Former-spokesperson for the Coalition large de l’Association pour une Solidarité Syndicale Étudiante, Gabriel Nadeau-Dubois, was found guilty of contempt of court on Thursday.
Judge Denis Jacques declared him guilty of encouraging students during the strike last semester to disobey an injunction filed by student Jean-François Morasse against students picketing classes at Université Laval.
The guilty verdict was based off a statement made by Nadeau-Dubois in a television interview in the midst of the student conflict: “We find it legitimate that people take the means necessary to uphold the strike and if that means picketing, we believe that is legitimate to do.”
In a press conference held Friday morning, Nadeau-Dubois told media that his message was for students to continue fighting for accessible education — not anarchy.
“My words last May were not mine — they were the words of the thousands of students who were fighting against the tuition hike,” said Nadeau-Dubois.
He also noted the irony of the situation emphasizing the adoption of Bill 78, or Law 12, only weeks later that cancelled injunctions.
Nadeau-Dubois could face prison time, fines up to $5,000 or community service for this offence. His sentence is to be handed down next week, however, he announced Friday his intention to appeal the decision.
“For me in 2012, in Quebec, [this decision] is a precedent that cannot be allowed to stand. We cannot accept that people still have to defend their political views even if they are expressed by thousands of others,” he said.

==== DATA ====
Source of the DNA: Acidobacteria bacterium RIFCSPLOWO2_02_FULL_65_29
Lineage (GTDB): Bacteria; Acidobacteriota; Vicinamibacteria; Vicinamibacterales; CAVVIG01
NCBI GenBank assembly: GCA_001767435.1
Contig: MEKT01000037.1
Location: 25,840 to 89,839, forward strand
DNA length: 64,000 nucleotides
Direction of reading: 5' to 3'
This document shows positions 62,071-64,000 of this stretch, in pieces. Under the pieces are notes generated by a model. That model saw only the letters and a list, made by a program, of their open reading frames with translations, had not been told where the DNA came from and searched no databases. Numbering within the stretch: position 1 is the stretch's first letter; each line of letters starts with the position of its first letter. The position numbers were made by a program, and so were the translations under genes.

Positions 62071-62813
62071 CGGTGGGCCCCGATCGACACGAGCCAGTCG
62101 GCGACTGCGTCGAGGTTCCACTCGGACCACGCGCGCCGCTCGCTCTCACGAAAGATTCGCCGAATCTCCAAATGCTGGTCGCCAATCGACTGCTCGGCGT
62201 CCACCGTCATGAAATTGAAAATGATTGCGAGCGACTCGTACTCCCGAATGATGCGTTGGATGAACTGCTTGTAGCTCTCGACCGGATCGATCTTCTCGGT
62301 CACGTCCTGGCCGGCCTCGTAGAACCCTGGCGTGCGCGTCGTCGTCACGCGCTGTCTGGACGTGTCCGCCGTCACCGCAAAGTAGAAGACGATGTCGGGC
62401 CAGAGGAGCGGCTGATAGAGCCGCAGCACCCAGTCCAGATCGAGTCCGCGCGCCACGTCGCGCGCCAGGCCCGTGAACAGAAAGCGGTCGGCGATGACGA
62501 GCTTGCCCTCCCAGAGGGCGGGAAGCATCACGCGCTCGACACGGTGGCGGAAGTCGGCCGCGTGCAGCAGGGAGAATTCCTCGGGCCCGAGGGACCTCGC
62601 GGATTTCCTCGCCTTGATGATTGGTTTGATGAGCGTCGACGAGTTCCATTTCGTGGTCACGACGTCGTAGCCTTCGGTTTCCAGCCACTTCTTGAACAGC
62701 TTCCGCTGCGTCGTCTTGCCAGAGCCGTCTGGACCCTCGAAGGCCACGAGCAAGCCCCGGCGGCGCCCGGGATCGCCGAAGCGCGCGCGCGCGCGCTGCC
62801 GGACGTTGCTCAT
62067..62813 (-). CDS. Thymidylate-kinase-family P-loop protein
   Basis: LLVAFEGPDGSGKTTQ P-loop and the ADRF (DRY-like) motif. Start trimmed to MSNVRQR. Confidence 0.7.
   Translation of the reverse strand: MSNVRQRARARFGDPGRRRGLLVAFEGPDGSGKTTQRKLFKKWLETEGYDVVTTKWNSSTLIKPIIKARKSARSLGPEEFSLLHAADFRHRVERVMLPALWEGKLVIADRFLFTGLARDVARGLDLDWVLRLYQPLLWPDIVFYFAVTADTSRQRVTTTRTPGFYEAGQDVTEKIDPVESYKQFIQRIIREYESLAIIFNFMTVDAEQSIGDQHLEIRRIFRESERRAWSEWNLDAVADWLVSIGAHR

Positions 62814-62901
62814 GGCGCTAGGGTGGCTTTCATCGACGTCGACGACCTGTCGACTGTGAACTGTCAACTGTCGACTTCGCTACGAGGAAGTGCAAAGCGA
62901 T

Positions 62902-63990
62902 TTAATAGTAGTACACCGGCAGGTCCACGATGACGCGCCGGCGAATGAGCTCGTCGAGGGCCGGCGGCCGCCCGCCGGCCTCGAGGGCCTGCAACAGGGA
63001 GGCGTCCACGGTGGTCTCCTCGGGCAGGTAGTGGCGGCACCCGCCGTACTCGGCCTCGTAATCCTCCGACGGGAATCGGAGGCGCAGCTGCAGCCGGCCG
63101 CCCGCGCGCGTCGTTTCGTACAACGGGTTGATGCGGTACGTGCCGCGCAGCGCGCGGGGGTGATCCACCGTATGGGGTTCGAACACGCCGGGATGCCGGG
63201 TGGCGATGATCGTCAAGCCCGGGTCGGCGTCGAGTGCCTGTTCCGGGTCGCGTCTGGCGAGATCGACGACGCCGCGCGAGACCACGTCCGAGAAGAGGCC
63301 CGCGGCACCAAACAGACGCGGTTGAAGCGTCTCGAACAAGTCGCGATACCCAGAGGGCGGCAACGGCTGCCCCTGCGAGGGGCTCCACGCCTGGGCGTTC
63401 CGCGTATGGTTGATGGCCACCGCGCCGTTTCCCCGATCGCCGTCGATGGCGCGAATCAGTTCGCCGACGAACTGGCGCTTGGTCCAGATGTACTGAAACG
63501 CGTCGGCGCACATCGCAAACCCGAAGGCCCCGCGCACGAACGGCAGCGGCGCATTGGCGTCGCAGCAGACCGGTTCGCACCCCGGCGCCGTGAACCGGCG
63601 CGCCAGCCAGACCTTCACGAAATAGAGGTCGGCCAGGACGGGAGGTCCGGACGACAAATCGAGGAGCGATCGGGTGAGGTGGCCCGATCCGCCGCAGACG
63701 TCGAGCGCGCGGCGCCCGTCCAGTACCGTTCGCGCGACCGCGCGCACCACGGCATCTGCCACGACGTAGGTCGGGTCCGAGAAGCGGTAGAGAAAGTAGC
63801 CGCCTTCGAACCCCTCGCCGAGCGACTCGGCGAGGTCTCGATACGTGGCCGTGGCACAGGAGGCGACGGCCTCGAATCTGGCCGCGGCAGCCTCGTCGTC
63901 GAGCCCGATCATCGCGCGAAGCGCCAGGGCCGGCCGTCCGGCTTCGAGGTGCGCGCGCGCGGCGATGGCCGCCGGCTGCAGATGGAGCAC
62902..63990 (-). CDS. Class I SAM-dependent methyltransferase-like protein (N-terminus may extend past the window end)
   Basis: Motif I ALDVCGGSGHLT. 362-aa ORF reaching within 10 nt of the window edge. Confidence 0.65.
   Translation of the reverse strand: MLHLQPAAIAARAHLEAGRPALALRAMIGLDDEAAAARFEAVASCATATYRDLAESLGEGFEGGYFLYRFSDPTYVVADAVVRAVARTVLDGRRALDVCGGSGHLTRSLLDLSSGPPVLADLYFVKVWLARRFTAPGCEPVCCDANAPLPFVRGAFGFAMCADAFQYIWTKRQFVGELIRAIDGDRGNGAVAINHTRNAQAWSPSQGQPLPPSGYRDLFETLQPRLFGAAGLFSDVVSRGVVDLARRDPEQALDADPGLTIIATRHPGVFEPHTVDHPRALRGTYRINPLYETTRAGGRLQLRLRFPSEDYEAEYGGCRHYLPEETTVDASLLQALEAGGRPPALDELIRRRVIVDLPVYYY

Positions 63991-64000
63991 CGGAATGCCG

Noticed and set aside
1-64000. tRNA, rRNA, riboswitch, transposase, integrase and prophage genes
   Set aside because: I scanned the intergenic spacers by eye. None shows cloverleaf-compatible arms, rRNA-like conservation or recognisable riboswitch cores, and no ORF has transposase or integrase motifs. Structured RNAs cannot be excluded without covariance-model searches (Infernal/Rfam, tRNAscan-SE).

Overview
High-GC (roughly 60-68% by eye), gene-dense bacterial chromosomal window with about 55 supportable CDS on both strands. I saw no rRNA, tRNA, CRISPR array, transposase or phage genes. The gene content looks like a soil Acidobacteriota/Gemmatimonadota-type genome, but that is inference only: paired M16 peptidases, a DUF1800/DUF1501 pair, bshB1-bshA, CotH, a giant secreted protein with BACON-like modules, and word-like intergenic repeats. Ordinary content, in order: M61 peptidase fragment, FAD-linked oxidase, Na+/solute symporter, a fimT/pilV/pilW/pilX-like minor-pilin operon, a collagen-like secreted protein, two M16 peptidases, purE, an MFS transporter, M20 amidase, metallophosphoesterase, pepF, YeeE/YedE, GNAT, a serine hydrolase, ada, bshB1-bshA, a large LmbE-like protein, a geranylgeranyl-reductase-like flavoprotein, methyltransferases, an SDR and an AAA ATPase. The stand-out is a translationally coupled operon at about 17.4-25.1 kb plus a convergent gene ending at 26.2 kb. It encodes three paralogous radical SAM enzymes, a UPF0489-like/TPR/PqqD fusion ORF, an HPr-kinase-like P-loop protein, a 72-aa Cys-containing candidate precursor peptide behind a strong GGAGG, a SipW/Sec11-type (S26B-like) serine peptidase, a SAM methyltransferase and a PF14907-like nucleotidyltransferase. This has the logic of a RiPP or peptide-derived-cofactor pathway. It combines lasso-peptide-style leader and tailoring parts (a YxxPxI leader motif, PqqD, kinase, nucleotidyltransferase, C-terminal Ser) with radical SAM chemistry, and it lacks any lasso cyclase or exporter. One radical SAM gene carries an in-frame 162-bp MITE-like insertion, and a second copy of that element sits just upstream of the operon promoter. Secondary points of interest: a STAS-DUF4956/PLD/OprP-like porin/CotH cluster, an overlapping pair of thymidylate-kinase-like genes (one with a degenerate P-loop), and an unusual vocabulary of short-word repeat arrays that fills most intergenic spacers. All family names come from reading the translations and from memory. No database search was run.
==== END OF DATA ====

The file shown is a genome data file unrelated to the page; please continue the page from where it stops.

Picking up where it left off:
Though ASSÉ has announced its “unfailing support” for Nadeau-Dubois, the organization will not be paying his legal fees. Donations will be collected online for Nadeau-Dubois so as not to exhaust the organization’s coffers and free resources for the other students who face legal fees from the student strike.
In an effort to show their solidarity, about 200 demonstrators marched the streets of downtown Montreal, Thursday night, in protest of the guilty verdict.
Demonstrator Wina Forget views the decision as unjust.
“There are politicians accused of stealing hundreds and hundreds of dollars, getting away with next to nothing,” said Forget. “Whereas a young student who led a noble struggle finds himself in a courtroom with the threat of prison and high fines to pay.”